The problem is social and political movements with authoritarian tendencies. This is extraordinarily worrying. But on the day that these forces come to power, it is not at that time that democracy will be in trouble. The coming to power will be a consequence and not a cause. Democracy will already be in trouble and bankrupt when authoritarian forces come to power. Whoever has the obligation to prevent this from happening is whoever is in power at the moment and has a duty to pay attention to the discomfort of the population, indignation and the feeling that there are favors, that no matter how much people work and study they cannot improve life and reach certain positions. Those who have small and medium-sized companies cannot win a certain competition because they do not have the right contacts. And as much as there are cases of corruption, political power is not contributing to trying to solve the problems. First, it is necessary to look at what is wrong at the moment and not live on ghosts - which exist, as we see what is happening in Europe and the polls in Portugal -, limiting the speech to this bogeyman and doing nothing afterwards.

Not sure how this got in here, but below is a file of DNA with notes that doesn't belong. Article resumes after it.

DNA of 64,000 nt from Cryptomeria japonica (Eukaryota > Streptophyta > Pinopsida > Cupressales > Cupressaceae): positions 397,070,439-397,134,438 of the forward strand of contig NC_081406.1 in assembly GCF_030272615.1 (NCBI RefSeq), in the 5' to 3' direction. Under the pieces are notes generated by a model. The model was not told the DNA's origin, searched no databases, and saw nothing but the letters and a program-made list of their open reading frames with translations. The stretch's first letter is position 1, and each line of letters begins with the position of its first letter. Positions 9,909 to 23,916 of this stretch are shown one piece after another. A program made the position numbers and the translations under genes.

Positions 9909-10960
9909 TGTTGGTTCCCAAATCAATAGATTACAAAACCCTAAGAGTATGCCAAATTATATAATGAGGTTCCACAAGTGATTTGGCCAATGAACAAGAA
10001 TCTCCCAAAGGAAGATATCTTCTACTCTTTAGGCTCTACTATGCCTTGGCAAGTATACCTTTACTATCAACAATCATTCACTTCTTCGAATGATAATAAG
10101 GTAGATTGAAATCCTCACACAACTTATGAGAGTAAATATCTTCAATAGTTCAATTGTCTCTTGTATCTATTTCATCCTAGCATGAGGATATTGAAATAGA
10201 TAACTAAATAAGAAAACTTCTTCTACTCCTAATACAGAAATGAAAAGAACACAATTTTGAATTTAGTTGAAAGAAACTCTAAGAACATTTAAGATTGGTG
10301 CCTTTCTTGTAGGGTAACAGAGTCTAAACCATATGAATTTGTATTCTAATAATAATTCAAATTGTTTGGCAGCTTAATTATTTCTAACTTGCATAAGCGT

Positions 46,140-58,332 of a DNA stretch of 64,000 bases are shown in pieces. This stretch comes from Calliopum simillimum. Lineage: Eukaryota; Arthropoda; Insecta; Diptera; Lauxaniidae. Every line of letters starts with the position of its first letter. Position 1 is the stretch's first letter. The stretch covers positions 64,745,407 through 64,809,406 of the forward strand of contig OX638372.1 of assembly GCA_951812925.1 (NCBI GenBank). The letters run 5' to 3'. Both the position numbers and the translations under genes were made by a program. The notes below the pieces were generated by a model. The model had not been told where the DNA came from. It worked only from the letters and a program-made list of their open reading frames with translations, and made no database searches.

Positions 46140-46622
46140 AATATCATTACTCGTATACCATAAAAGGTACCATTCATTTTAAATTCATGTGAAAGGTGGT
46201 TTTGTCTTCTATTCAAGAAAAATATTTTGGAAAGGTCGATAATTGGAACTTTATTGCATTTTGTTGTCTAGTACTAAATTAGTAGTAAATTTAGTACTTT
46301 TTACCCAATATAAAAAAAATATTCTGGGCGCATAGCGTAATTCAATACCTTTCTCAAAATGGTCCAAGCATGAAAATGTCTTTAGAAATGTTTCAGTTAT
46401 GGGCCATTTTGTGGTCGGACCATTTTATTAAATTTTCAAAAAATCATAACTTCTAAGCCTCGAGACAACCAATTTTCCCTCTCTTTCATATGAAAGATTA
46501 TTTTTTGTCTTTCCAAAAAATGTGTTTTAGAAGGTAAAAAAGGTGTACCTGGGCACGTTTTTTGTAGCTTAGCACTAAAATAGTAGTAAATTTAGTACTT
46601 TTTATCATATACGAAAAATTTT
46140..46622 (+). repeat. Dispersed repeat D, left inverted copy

Has Marcelo Rebelo de Sousa been a President of the Republic with little intervention or even complacency in matters of lack of transparency?
It depends on the cases. I would not like to make an assessment of the President of the Republic's mandate for one reason: the chairman of the board of the general assembly, Ana Gomes, is a candidate for the Presidency of the Republic. We will adopt the same procedure that we adopted with Paulo Morais: the moment she delivers the signatures to the Constitutional Court, and becomes an official candidate, she will suspend her term.
What does Transparency and Integrity expect from a President of the Republic?